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Nicholas school board president releases official statement on lawsuit

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Nicholas school board president releases official statement on lawsuit
By Alex Wiederspiel, WV MetroNews

SUMMERSVILLE, W.Va. — Nicholas County Board of Education President Gus Penix called the pending litigation against the State Board of Education “unfortunate” in a statement released to MetroNews Thursday morning.

“It is unfortunate that we had to involve the court in a local school board issue. We’re hopeful that the State Board of Education will invite the Nicholas County Board of Education back to a special meeting scheduled to reconsider the school closure/consolidation and CEFP amendment.

The State Board members will gain full knowledge of the depth and breadth of the options considered by the local board. They will also learn how the path chosen by the local board of education met the requirements of the State Board policy and was chosen by the local board of education as being in the best interest of the students of Nicholas County.”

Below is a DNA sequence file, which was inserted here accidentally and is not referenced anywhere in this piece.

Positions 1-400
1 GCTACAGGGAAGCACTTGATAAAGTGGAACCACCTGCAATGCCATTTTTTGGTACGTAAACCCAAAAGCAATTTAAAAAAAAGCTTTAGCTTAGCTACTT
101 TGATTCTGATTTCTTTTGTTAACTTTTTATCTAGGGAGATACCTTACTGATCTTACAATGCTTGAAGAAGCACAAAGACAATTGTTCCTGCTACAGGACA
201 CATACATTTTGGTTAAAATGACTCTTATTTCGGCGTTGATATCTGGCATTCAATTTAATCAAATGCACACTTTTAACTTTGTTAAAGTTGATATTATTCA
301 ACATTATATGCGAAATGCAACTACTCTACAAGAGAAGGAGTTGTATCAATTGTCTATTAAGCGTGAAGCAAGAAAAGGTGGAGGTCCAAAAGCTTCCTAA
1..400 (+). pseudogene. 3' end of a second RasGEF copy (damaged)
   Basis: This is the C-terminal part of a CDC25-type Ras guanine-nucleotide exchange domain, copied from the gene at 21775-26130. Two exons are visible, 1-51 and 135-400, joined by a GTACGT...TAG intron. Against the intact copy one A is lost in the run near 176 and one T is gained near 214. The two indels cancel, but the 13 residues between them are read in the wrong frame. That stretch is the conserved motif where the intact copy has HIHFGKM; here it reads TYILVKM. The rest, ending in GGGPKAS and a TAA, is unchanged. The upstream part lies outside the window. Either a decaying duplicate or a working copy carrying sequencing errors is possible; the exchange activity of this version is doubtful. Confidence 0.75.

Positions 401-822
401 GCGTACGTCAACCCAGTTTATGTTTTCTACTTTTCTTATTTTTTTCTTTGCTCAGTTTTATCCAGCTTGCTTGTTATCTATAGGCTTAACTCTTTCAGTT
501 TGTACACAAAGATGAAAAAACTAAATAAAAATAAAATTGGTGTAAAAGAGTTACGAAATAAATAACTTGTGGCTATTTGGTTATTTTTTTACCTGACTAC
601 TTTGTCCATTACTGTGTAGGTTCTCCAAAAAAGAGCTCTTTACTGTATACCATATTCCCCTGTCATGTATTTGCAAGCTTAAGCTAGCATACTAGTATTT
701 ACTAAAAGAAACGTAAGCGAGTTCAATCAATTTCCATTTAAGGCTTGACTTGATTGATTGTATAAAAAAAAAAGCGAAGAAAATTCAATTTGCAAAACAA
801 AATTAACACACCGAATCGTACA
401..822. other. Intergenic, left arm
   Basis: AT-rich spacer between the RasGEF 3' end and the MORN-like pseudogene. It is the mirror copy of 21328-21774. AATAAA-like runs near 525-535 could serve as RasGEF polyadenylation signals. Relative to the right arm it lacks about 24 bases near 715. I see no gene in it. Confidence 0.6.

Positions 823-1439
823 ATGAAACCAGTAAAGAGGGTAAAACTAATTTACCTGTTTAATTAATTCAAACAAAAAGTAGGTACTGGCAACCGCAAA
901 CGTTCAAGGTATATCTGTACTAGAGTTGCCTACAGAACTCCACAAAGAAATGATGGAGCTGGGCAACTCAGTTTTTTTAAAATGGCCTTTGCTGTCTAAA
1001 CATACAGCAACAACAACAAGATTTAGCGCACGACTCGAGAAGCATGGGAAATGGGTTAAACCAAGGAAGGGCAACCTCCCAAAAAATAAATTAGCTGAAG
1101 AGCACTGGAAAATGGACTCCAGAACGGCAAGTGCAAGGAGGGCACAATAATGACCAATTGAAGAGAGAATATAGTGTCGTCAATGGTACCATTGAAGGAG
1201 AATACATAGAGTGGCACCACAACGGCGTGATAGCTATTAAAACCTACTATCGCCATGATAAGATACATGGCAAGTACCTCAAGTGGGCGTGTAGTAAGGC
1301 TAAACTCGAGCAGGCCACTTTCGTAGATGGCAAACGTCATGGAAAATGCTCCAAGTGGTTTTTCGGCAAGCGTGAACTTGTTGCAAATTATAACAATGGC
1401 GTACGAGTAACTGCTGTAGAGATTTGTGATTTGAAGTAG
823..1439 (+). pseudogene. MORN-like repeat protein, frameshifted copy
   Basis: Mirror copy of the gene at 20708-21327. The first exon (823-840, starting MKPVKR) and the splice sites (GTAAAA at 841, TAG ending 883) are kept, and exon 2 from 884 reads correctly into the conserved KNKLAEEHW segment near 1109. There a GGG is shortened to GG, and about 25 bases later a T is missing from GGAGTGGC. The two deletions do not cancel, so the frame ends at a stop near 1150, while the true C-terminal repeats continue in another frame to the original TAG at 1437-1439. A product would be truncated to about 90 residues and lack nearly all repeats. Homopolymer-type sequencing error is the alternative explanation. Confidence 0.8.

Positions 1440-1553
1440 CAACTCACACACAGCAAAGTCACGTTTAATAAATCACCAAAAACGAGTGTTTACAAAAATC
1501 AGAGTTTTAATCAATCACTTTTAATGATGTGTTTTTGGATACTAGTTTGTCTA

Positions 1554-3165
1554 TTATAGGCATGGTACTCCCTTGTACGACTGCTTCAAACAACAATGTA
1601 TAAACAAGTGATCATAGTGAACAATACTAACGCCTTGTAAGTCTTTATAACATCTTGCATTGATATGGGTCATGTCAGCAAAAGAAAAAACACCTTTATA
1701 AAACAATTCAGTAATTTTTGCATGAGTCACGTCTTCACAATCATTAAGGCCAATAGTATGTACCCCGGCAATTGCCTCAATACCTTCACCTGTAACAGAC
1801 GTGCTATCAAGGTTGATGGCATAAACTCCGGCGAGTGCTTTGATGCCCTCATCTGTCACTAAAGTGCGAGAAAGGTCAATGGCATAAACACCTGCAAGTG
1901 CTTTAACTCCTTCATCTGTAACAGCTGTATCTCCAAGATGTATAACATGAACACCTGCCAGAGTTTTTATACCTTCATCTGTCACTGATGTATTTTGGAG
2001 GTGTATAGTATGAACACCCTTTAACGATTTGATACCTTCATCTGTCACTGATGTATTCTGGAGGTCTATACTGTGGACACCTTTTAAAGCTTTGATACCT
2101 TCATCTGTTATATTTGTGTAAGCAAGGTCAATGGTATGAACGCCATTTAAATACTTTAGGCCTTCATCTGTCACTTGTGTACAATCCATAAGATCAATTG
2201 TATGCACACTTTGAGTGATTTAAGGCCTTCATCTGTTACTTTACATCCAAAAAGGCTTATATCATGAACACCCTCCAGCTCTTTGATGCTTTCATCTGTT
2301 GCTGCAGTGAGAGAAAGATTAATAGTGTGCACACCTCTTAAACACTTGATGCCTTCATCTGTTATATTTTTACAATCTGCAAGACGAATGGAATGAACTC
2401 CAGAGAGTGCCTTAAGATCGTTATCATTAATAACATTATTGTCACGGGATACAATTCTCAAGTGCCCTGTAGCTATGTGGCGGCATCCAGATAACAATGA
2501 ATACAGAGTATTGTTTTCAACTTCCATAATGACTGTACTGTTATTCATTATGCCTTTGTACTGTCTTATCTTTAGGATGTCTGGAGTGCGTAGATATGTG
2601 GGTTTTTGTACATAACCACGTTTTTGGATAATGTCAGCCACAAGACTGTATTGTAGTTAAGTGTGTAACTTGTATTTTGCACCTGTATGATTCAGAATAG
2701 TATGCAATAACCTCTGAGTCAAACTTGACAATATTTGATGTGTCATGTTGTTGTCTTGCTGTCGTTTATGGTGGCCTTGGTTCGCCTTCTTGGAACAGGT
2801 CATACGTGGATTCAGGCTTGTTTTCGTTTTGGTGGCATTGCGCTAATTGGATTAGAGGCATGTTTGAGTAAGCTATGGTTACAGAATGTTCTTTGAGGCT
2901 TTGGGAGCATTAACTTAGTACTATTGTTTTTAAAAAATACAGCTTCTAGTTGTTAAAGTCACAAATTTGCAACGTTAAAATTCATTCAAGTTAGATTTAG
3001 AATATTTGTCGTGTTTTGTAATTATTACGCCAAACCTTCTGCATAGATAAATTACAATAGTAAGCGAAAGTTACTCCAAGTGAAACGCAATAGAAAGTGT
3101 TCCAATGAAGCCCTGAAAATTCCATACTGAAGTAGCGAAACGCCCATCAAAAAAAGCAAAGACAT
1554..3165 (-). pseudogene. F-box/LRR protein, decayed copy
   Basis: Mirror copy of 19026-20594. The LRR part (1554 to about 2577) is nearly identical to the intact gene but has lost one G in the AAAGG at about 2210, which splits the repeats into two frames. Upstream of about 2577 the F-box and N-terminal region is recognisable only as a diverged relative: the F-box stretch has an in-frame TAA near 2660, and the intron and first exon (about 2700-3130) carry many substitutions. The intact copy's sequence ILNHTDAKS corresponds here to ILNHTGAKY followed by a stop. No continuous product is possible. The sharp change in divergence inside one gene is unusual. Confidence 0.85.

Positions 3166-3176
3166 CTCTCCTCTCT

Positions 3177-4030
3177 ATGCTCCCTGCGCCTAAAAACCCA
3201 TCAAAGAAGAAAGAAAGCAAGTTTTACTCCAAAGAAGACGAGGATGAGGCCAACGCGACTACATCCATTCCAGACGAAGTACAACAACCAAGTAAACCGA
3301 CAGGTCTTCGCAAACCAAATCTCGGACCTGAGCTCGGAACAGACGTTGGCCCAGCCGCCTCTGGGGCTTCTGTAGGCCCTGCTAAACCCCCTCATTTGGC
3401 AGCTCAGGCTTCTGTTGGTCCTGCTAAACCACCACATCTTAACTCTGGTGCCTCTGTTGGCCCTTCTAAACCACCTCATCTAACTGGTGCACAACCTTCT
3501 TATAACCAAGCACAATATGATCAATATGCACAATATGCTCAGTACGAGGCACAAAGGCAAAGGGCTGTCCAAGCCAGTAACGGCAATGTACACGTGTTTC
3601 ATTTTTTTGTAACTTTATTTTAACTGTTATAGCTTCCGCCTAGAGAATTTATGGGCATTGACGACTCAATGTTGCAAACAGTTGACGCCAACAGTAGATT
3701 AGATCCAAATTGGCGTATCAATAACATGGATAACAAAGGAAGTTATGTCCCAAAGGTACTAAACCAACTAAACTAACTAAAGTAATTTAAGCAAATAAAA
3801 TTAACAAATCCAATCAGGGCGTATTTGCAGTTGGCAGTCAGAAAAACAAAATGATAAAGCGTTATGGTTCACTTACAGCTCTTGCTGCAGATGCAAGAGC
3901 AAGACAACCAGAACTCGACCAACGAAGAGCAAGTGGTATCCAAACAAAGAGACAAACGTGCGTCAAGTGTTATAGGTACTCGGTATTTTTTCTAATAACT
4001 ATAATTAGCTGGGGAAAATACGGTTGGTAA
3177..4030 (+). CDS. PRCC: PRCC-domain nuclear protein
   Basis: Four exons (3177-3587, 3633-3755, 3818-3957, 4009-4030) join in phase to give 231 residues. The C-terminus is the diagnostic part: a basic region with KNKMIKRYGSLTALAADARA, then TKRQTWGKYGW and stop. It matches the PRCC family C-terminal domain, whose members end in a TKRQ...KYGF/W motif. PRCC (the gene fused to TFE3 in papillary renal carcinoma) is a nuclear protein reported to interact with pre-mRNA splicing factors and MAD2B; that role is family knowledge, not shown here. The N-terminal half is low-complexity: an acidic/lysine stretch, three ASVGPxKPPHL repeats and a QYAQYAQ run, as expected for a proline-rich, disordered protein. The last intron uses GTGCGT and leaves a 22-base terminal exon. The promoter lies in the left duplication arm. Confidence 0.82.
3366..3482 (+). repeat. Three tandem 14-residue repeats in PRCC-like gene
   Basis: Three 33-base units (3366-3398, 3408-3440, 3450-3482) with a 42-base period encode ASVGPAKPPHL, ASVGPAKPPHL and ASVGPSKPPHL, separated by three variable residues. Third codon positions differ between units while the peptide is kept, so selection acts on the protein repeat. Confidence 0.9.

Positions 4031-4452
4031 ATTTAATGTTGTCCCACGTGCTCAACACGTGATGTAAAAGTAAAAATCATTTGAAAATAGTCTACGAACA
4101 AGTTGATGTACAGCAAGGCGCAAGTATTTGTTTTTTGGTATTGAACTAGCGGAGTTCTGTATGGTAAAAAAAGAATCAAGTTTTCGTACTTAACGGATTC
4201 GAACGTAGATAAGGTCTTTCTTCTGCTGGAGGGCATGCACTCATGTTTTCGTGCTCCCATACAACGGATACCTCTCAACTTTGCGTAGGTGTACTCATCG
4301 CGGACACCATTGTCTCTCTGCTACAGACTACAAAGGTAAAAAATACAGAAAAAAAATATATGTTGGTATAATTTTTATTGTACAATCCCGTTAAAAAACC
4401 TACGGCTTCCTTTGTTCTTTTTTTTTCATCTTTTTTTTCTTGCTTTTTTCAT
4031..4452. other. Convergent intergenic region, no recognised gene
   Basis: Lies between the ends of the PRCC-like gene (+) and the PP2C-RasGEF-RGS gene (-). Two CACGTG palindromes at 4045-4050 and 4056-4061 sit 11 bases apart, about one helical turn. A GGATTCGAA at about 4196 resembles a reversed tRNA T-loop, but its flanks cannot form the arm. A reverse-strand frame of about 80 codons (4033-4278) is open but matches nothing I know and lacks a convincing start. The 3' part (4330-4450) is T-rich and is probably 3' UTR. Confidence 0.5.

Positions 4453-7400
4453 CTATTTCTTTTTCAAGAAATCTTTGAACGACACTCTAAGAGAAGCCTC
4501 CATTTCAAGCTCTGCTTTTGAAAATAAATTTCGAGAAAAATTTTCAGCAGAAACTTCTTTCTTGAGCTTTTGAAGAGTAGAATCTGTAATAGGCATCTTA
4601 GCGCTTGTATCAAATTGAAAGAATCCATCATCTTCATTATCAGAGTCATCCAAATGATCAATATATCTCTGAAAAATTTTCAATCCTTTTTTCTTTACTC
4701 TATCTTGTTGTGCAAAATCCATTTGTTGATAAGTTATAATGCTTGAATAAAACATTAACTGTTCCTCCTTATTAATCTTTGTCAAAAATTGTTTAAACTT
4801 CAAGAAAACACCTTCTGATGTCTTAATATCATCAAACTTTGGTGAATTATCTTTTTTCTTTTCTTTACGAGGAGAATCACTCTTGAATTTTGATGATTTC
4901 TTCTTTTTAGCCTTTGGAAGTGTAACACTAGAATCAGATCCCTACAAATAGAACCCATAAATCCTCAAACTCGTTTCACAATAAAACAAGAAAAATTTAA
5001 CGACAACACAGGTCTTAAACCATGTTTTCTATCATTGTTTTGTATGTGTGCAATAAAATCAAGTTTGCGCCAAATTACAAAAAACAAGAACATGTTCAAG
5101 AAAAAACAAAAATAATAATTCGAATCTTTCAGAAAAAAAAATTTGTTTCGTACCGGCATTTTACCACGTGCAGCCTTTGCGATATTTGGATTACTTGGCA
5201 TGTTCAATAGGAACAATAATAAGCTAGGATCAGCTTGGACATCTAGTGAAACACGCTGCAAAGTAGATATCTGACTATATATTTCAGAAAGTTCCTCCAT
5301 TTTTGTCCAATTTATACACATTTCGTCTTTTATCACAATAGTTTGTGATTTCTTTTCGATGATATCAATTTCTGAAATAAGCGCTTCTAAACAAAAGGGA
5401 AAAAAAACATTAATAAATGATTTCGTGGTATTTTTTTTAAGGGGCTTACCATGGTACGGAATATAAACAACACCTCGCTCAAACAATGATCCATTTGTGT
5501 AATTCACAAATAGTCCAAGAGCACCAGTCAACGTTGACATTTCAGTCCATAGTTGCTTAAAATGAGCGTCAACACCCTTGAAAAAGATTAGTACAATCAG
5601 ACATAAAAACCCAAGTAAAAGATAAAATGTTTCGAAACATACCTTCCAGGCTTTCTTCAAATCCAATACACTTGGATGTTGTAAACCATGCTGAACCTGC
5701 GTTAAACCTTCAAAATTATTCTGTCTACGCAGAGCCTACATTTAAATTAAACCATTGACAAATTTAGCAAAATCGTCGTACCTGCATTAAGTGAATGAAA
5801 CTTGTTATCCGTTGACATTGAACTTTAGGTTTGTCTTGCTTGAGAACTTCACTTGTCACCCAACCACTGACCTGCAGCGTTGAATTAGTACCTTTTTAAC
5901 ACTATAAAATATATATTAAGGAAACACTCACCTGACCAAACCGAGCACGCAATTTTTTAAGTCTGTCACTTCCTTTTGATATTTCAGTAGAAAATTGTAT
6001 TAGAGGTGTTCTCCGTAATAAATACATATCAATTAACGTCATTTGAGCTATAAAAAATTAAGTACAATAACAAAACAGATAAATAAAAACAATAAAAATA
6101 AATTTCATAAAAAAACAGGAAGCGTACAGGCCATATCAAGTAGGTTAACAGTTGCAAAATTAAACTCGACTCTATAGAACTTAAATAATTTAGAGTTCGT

Governor Jim Justice and West Virginia’s state Superintendent of Schools Steve Paine are also named in the lawsuit, which attempts to overturn the State Board’s rejection of the county’s consolidation proposal.

In the suit, the Nicholas County school board alleges political pressure affected the final decision and vote on their request for an amendment to the county’s Comprehensive Educational Facilities Plan.

The State Board of Education rejected the proposal at a June 13 meeting.

The amendment would have consolidated five schools, including permanently closing Richwood High School and Richwood Middle School. Those schools have been closed since the floods of June 23, 2016.

The body also heard an alternative plan during that session from Scott Raines, the director of planning and construction for the West Virginia School Building Authority.

The schools in Richwood, as well as Summersville Middle School, are eligible for federal funding based on the damage suffered during the floods. The deadline for the Nicholas County Board of Education to make a decision on how they use federal funding to rebuild flood-damaged schools has been pushed back until December.

The suit was filed in Kanawha County Circuit Court.